Constant appearing inline in .text instead of loading from memory

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We are basically working in a sparc architecture.and using gcc to compile our code.

We are using some constants in our code, but compiler instead of allocating memory for some of these constants is instead optimizing and making it part of the code

for example

cHello : CONSTANT INTEGER_16 := 16#FFFE#;
a = cHello [ cHello is a constant ];

The assembly is as follows.

set 16#FFFE#, %g1
sthw %g1, [%g2]

compiler is putting value of cHello inline to code(.text) instead of loading from memory.

How to make compiler load constant from memory instead of putting them inline

Edit: The language is Ada

Why do i care:

Here is the problem, we have an embedded system, where our code is actually running from RAM, and we would like to have the constant modifiable. We don’t want to make it .data, as then we will have two copies of it; at power on they are copied to Variable RAM area. So constant are better in this case. Plus the RAM from where we are executing is LOCKED from writes. So we unlock it and then write to Code RAM.

It is working as expected. Constant variables are being allocated in the .text (or any const section), however you want to use RAM as flash, being the RAM a valued possesion. Anyway, if you do want to use the RAM to allocate constant values, you can create a new section (.myownconst) in RAM through the linker and declare your const variable as __attribute__((section(".myownconst")))

Constant appearing inline in .text instead of loading from memory, is putting value of cHello inline to code(.text) instead of loading from memory. How to make compiler load constant from memory instead of putting them inline  cHello : CONSTANT INTEGER_16 := 16#FFFE#; a = cHello [ cHello is a constant ]; The assembly is as follows. set 16#FFFE#, %g1 sthw %g1, [%g2] compiler is putting value of cHello inline to code(.text) instead of loading from memory. How to make compiler load constant from memory instead of putting them inline. Edit: The language is Ada . Why do i care:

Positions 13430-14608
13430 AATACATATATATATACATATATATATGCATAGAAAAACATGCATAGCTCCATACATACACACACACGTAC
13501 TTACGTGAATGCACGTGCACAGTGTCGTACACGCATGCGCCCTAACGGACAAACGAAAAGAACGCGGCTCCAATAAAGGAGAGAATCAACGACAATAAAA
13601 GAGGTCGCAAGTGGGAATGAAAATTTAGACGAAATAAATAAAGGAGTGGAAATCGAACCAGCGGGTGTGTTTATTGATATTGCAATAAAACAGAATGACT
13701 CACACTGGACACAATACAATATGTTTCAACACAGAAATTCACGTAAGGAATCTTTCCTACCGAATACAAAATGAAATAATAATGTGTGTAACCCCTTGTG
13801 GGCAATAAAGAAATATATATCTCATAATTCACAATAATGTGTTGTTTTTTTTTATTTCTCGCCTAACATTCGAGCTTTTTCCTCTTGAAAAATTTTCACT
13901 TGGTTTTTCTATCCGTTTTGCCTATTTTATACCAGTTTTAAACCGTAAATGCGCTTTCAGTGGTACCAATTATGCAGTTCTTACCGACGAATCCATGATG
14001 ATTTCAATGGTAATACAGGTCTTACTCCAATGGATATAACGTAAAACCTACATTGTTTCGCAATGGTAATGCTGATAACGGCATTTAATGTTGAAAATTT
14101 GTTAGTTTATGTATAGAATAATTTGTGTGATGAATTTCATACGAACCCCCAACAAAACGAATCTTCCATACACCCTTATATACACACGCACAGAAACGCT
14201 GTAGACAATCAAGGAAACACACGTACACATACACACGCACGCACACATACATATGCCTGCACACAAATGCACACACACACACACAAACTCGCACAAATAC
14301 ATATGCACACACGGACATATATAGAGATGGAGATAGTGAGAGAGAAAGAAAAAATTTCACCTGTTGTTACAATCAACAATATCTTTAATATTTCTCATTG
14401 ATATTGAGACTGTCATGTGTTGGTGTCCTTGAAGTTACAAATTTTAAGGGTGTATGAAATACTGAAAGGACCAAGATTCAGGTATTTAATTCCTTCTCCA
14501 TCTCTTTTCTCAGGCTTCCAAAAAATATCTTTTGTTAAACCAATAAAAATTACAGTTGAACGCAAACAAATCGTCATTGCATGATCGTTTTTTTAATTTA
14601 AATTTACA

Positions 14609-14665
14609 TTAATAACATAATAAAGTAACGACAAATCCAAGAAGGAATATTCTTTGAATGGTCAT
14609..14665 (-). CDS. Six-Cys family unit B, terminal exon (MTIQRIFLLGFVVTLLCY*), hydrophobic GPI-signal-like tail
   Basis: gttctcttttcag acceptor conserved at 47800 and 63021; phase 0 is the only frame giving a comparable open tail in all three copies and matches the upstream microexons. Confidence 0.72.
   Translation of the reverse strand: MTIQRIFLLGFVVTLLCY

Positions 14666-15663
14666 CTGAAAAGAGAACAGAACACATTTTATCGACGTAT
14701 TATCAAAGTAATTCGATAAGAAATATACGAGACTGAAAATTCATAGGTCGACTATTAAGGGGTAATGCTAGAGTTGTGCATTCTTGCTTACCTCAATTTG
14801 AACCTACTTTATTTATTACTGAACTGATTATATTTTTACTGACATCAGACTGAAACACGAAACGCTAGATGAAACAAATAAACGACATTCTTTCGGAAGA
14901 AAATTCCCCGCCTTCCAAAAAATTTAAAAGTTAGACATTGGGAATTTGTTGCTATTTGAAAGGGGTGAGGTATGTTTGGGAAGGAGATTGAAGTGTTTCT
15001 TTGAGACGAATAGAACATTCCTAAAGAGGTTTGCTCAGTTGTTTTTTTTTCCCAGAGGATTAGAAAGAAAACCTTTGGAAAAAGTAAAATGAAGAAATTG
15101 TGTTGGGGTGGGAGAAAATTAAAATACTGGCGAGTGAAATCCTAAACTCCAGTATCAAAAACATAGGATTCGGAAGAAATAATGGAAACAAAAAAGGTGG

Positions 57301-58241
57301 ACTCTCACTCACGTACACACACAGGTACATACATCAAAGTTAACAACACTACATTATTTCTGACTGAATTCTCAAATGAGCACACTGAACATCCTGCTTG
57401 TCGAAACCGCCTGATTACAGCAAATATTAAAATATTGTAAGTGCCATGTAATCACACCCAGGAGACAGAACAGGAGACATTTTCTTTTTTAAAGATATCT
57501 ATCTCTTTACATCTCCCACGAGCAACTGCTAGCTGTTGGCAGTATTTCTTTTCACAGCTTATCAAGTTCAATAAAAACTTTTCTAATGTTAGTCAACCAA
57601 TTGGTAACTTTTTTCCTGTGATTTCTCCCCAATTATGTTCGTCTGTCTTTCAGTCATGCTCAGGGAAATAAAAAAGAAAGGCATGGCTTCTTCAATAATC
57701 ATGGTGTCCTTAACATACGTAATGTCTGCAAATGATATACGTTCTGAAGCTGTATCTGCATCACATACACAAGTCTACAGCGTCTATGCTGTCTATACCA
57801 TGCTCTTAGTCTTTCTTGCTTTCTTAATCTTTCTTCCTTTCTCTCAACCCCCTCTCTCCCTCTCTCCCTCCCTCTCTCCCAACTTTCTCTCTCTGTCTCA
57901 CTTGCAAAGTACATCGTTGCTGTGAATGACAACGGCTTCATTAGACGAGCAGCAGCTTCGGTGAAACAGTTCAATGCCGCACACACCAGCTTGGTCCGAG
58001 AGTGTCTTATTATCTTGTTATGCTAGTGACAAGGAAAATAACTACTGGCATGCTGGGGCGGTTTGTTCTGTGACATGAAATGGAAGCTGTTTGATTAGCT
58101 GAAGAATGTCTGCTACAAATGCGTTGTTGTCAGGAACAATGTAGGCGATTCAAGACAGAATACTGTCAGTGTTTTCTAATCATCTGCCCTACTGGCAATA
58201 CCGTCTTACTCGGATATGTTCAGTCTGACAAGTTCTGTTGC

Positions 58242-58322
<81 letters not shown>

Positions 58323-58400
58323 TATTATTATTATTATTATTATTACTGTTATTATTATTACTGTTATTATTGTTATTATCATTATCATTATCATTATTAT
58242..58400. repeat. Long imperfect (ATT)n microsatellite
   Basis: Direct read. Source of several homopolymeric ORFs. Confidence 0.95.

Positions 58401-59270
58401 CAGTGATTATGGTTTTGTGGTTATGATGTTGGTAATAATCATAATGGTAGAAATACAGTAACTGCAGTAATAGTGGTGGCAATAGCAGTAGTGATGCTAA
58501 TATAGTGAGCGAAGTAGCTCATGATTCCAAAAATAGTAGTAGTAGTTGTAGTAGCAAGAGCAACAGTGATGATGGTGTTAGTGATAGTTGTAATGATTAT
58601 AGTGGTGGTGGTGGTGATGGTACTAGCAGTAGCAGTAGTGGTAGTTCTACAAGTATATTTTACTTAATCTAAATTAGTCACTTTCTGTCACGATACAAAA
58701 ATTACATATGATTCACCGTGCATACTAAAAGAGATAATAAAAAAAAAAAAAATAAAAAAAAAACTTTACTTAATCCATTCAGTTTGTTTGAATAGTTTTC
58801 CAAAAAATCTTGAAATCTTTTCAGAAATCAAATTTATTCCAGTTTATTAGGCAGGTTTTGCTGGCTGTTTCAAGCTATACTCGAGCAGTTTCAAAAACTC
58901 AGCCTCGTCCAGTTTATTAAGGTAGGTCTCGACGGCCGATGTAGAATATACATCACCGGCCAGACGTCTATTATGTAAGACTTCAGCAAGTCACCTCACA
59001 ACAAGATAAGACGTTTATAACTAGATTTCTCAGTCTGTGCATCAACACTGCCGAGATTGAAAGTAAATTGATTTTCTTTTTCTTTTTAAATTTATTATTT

The syntax of this answer is going to assume a recent (GNAT, Ada2012) compiler, but I’ve no doubt you could do the same with pragmas.

From observation, GNAT will make the constant into an immediate literal if it can see it.

GNAT won’t let you make the variable both constant and volatile.

The only way I’ve found to force the constant to be fetched from store at all is to fool the compiler by making it import the variable:

with Interfaces;
package Prakhar_Constants is
   Chello : constant Interfaces.Integer_16 := 16#7FFE#
     External_Name => "constant_chello";
end Prakhar_Constants;

and then

with Interfaces;
with Prakhar_Constants;  -- so the binder will know to include it
procedure Prakhar is
   Chello : constant Interfaces.Integer_16
     Convention => Ada,
     External_Name => "constant_chello";
   A : Interfaces.Integer_16;
   A := CHello;
end Prakhar;

I don’t think you need bother with volatile (unless you’re going to change the "constant" mid-execution).

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You could try an aliased constant: